Honor Flight Network, an all-volunteer charitable organization, provides a valuable service to elderly U.S. veterans by giving them a free trip to the Washington D.C. war memorials. These flight missions are carried out by 130 regional hubs across the country. In 2018, they transported 20,958 veterans.

According to the Department of Veterans Affairs, an estimated 640 WWII veterans die each day. The World War II memorial was opened in 2004. By then, a lot of the veterans had grown older and had become physically and financially incapable of going to their own memorial. Before the memorial was finished, many veterans weren't getting the honor they deserve. Honor Flight seeks to address both of these issues by making their main objective giving World War II heroes the honor they deserve before they all leave their country.

The details of each trip vary from group to group across the nation, but the main focus is visiting the memorials. The following is an example of a typical trip. The first day is an orientation where the guardians and veterans meet together. Honor Flight gives preference to veteran applicants in the following order: veterans who are terminally ill, those who served in World War II, Korean War veterans, and more recently, Vietnam War veterans. A Guardian is a volunteer, sometimes family, who travels with the veterans to watch over them and help them with any needs.

Four trained paramedics travel with them on every flight. On the actual day of the flight, they meet at the airport early in the morning and go through security together. They receive breakfast at the gate and board the Southwest airplane. As the plane rolls down the runway, firetrucks line up and shoot a water cannon salute over the plane. They fly to Washington D.C. and exit the plane to a military receiving line. Volunteers guide them through the airport to the busses that will take them to their war memorials. Once they are loaded on the busses, police officers ride alongside the bus and escort them to their first stop, the changing of the guard at Arlington National Cemetery. The next three memorials they visit are Women in Service, Iwo Jima, which highlights the marines, and the Air Force Memorial.

After lunch, the veterans are taken to the World War II memorial, the highlight of the trip. Sometimes, members of Congress and local TV stations are there to honor and meet the veterans. At times, World War II re-enactors are present at the memorial to interact and thank the veterans for their service. The reenactors spark the memories of the veterans, reminding them of when they were younger and what life was like in the 1940s. Then, they all then take a group picture and afterward go to the Vietnam Memorial, the Lincoln Memorial, and their final stop, the Korean War Memorial. When it is over, they all board the buses that will take them back to the airport. The quiet mood in the busses provides the veterans with a time of recollection.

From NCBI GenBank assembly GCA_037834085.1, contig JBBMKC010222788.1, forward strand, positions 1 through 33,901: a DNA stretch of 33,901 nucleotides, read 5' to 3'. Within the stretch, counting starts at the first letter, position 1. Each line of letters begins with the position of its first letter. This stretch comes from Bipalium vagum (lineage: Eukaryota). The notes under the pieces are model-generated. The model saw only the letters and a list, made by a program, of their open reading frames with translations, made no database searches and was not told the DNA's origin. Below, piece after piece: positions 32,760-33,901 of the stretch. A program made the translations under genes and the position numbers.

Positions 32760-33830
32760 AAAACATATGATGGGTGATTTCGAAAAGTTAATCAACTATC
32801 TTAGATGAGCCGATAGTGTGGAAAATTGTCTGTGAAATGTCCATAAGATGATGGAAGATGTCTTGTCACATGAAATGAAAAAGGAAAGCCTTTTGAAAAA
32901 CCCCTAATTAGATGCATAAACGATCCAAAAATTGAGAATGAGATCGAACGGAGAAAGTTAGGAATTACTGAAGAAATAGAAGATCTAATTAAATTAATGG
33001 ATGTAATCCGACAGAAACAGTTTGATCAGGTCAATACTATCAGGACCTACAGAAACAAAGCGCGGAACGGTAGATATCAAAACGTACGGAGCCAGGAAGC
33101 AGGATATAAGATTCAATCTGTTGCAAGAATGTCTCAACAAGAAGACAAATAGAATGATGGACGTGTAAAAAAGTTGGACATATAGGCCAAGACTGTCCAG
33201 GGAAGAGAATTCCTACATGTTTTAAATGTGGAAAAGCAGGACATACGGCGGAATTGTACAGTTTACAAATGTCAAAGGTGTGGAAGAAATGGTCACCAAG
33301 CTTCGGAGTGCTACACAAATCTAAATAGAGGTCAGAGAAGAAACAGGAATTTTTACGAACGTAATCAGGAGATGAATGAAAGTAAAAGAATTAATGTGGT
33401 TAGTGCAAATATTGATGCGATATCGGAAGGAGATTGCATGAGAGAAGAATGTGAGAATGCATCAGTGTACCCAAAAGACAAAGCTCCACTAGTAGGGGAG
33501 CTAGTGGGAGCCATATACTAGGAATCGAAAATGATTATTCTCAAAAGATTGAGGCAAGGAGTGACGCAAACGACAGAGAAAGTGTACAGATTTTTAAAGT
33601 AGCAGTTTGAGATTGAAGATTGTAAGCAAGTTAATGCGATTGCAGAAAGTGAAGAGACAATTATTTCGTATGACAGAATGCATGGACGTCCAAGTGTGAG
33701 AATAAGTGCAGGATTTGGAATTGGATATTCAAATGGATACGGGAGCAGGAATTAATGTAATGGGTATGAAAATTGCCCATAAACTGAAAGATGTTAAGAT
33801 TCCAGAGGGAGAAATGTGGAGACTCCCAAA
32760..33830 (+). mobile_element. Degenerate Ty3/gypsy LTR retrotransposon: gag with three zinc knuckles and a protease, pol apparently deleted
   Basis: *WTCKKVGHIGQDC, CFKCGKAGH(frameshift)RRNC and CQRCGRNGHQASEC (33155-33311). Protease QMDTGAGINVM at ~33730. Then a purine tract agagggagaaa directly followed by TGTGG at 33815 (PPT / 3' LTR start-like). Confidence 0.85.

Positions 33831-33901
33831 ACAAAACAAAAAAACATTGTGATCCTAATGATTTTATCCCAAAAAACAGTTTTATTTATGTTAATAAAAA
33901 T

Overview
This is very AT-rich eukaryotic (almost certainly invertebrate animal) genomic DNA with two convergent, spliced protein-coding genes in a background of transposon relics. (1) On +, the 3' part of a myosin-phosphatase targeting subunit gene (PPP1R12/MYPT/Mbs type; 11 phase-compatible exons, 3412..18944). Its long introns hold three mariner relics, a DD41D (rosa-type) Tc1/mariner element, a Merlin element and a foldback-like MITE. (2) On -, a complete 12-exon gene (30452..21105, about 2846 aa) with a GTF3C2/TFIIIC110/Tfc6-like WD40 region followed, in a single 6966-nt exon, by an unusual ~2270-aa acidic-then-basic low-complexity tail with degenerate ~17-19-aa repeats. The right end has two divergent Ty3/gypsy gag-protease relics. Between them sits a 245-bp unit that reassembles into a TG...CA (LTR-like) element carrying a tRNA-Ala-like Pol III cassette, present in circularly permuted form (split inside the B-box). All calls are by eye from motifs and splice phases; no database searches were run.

Before getting on the plane, letters expressing thanks and honor from people, such as family and friends, are given to the veterans. When they return to their hometown, the veterans are greeted with signs of thanks and a huge crowd thanks them and honors them, while music plays.

The reactions of the veterans are very solemn. When they look upon the memorials, they become very silent and shed some tears as they reflect on past memories. Many of the veterans have to be convinced to come on the flights because they don't think they deserve it, but once they are there, they form bonds with the other veterans and guardians. Visiting these memorials gives them the closure they need to handle their experiences in the war. Being around people who have shared the same feelings allows them to tell stories about their time in the war. Many veterans feel honored in a way they never felt before. Also, they are able to grieve for their fellow friends who died in battle.

One veteran, who was in the Navy during the Vietnam War, was given a day off from his duties on the ship. While he was gone, another soldier took his place. Later, the boat was destroyed, and everyone on it was killed. At the memorial, this veteran found the name of his replacement on the wall and rubbed an imprint of the name on a piece of paper. Nancy Riordan, an active member of Honor Flight of Central Florida, explained, "we believe our Veterans have honored us with their service, and it is our mission to honor them."

In Orlando, where I live, veterans travel with Honor Flight of Central Florida. Their website will connect you with fundraising events and upcoming flight information. If you are interested in welcoming the veterans back from their trip, the 2019 spring flight dates are May 4th and June 15th. Fall flight dates will be announced at a later date. My family and I have participated in the past, and it was great seeing the smiles on the veterans' faces. My aunt took her dad on an Honor Flight mission in Colorado, and I wrote letters for their mail call.

As Harry S. Truman said in his address to Congress in 1945, "Our debt to the heroic men and valiant women in the service of our country can never be repaid. They have earned our undying gratitude. America will never forget their sacrifices."

Related Content

Facebook Comments